Do you know how many people genuinely enjoy your content? Sure, you might have a handful of comments and a few people emailing you to say they enjoyed your content. (Even if that’s followed with a guest post pitch.) But are you measuring that content engagement?
Engagement is a key goal for many marketers. It shows the reader is genuinely enjoying the content you’re sharing, and they’re giving their time to act on it—be that with a social share or a subscription to your email list.
The downside? Research has found that getting target customers to engage with a brand is the top challenge for B2B marketers.
You can make that easier by measuring content engagement with these five engagement metrics:
1. Social Shares
A social share means that someone has read your content and gone out of their way to share it with their own network, be that on Twitter, LinkedIn, or a niche forum.
Shelby Rogers of Solodev explains: “Having high levels of engagement shows that your content resonates with people. That means your messaging broke through the noise of infinite scrolling and posts, caught a user’s attention enough for them to like, and made an impact enough for them to comment on your content.”
Related Reading: Lake One’s Guide to LinkedIn Marketing
Or, you can look for social shares on specific platforms by adding your URL into the search bar:
(Research has found that written articles, videos, and images are the three most engaging types of content on social media. You might already be experiencing social shares if those three formats make the bulk of your content strategy.)
2. New Backlinks
The number of backlinks you’re collecting for your website is another important marketing metric to consider to measure content engagement, as Joe Robison of Green Flag Digital explains: “Backlinks drive both referral traffic and show Google your new content is trustworthy, contributing to your overall rankings.”
People only link to other URLs if the site is trustworthy. After all, the goal of SEO is to prove to Google that you’re trustworthy enough to rank well in their search results.
Associating your site with another, high-value one proves that, but if other people are linking to you, they must think you’re authoritative enough to be associated with.
3. Organic Ranking Positions
You can’t get a good search presence if you don’t have a solid army of backlinks pointing to your content.
Once you start building those backlinks, you’ll need to move your attention to another metric to measure content engagement: Your organic ranking positions, which tell you the keywords each piece of content is ranking for (and in what position.)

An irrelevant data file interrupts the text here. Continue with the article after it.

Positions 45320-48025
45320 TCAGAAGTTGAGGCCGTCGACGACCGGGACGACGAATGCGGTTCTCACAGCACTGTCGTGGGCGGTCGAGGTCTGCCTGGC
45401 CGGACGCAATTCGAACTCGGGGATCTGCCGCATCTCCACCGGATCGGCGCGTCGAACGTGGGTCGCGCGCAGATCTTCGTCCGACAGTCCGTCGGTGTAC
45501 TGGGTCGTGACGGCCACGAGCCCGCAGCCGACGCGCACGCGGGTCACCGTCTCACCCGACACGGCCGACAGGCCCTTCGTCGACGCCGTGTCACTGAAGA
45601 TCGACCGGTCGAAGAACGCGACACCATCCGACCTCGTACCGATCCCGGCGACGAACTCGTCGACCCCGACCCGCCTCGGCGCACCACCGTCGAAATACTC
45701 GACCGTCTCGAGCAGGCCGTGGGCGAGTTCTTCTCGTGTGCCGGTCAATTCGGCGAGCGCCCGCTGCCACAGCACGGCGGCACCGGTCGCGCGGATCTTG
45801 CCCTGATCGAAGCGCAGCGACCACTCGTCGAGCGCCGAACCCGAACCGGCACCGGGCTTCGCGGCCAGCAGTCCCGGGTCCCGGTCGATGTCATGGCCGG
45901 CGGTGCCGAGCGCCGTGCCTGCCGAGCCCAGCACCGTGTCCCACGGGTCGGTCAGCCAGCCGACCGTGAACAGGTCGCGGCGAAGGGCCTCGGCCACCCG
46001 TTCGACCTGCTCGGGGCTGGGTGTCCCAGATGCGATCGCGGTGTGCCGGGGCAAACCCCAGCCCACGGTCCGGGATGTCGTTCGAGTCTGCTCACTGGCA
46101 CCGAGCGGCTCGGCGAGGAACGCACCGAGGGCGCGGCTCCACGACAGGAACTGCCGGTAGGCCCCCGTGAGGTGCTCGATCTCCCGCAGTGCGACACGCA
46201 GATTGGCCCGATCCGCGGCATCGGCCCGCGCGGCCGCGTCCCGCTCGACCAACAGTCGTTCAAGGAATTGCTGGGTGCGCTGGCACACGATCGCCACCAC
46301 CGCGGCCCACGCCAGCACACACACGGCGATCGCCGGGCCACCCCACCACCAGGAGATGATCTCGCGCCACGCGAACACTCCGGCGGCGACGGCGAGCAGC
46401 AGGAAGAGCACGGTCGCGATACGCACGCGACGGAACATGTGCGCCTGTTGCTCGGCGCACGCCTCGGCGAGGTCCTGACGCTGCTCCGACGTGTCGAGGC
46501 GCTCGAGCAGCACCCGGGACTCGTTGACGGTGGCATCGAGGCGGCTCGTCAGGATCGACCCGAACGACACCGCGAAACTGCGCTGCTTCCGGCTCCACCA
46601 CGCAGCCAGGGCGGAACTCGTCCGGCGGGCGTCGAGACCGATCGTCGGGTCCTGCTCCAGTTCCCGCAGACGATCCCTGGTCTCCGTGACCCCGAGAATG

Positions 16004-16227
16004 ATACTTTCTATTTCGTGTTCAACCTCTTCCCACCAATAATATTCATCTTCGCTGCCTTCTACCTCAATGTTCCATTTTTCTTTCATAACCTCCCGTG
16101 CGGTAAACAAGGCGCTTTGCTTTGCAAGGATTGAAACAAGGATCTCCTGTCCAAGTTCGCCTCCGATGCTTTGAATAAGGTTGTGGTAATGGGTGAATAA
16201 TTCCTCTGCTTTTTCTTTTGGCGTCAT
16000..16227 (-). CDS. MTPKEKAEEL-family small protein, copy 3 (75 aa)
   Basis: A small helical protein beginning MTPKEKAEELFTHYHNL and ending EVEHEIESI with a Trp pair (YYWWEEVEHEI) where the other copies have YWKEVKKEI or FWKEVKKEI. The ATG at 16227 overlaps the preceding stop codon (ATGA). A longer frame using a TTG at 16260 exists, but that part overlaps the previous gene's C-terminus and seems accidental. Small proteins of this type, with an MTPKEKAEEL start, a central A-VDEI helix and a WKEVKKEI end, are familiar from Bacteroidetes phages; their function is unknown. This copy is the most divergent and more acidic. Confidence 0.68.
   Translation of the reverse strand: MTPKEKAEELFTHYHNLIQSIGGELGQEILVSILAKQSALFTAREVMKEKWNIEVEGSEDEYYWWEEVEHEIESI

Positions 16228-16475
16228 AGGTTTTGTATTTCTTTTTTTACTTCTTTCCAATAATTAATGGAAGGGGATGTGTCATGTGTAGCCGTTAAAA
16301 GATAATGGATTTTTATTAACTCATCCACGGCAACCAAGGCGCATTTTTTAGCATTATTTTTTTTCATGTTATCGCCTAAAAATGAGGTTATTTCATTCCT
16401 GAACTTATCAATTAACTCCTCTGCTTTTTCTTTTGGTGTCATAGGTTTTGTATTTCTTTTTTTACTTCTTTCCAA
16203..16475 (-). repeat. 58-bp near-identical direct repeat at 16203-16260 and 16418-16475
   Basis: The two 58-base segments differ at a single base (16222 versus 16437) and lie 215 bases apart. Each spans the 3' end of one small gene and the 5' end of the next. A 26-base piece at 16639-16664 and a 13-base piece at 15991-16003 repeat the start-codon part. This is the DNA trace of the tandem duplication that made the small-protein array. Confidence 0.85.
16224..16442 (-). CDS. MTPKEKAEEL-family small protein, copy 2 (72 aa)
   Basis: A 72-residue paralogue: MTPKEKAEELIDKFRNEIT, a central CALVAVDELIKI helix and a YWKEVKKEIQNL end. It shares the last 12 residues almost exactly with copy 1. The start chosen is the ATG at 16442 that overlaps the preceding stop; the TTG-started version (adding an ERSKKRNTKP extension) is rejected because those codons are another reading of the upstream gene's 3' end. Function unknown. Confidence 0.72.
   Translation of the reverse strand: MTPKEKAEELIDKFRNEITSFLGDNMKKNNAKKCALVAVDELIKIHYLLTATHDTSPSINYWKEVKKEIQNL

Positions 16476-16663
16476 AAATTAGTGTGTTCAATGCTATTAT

It goes without saying that you want as many position #1 rankings as possible. But so long as you see the upward trend of more and more organic keywords you’re showing for, it can prove that your content is engaging enough for Google to rank it well. Click here for more on the Dos and Don’ts of B2B SEO.
This is also ideal if you’re using the topic and cluster model, as Stephen Jeske of MarketMuse explains: “Of course, a cluster of pages can’t rank, but you can look at the individual page rankings in the context of the cluster. That can reveal a lot about what is or is not working within that group.”
4. Brand Market Share
Stan Tan of Selby’s, “The end goal [of content marketing] is building a brand so you don’t have to rely on spending money on TV ads, Facebook ads or other forms of advertisements.”
Brand market share is a tactic you can use to measure this. It tells you the percentage of customers in your industry that purchase your products.
You can determine your brand market share with this formula:
|(Your total sales / The industry’s total sales) * 100|
For example: If you make $100,000 per year in an industry that has collectively made $1 million in sales, your brand market share would be 10%.
Again, this metric is best-measured when you compare it over time. Pick a time frame to regularly check-in on how your content affects your brand market share—such as every quarter or once a year. How much market share did you grow by?
5. Qualified Leads
There are two types of leads that marketing departments want to report on:
- Marketing Qualified Lead (MQL): A person that fits the buyer persona and has similar qualities to their typical customer.
- Sales Qualified Lead (SQL): An MQL that’s been passed to sales reps, who’ve confirmed that they’re a potential customer.
Related Reading: Best B2B Lead Gen Tools
You should keep an eye on these metrics—not by setting a figure amount to reach each month, but by monitoring how they change over time. This change can be another indication of content performance and engagement.
For example: Do you get more SQLs after publishing a long-form piece of content? Does the topic of your content influence how many SQLs you get that week? Which type of content has the best MQL to SQL conversion rate?
Summarizing, Casie Ost of Beacons Point adds: “You can bring new eyes to your website, but the only way to get ROI from your efforts is to turn them into paying customers. Therefore, if you focus on tracking metrics of your qualified leads, whether it be a MQL or SQL, those are the key metrics client’s will really want to see.”
Content marketing is one of the most difficult marketing channels to track. And whilst everyone visiting your content might not hit the “purchase” button on their first visit, you can use these metrics to determine whether they’ll end up there.
But the benefits of engaging content go beyond that initial purchase. A report by Gallup found that B2B companies retain fully engaged customers more than others by 27%. (And we’ve all seen the statistics on how much cheaper it is to retain an existing customer than acquire a new one.)
Use these metrics to track and measure content engagement. Always use them as a benchmark when trying new tactics, and figure the perfect formula for a piece of content that encourages the reader to take action.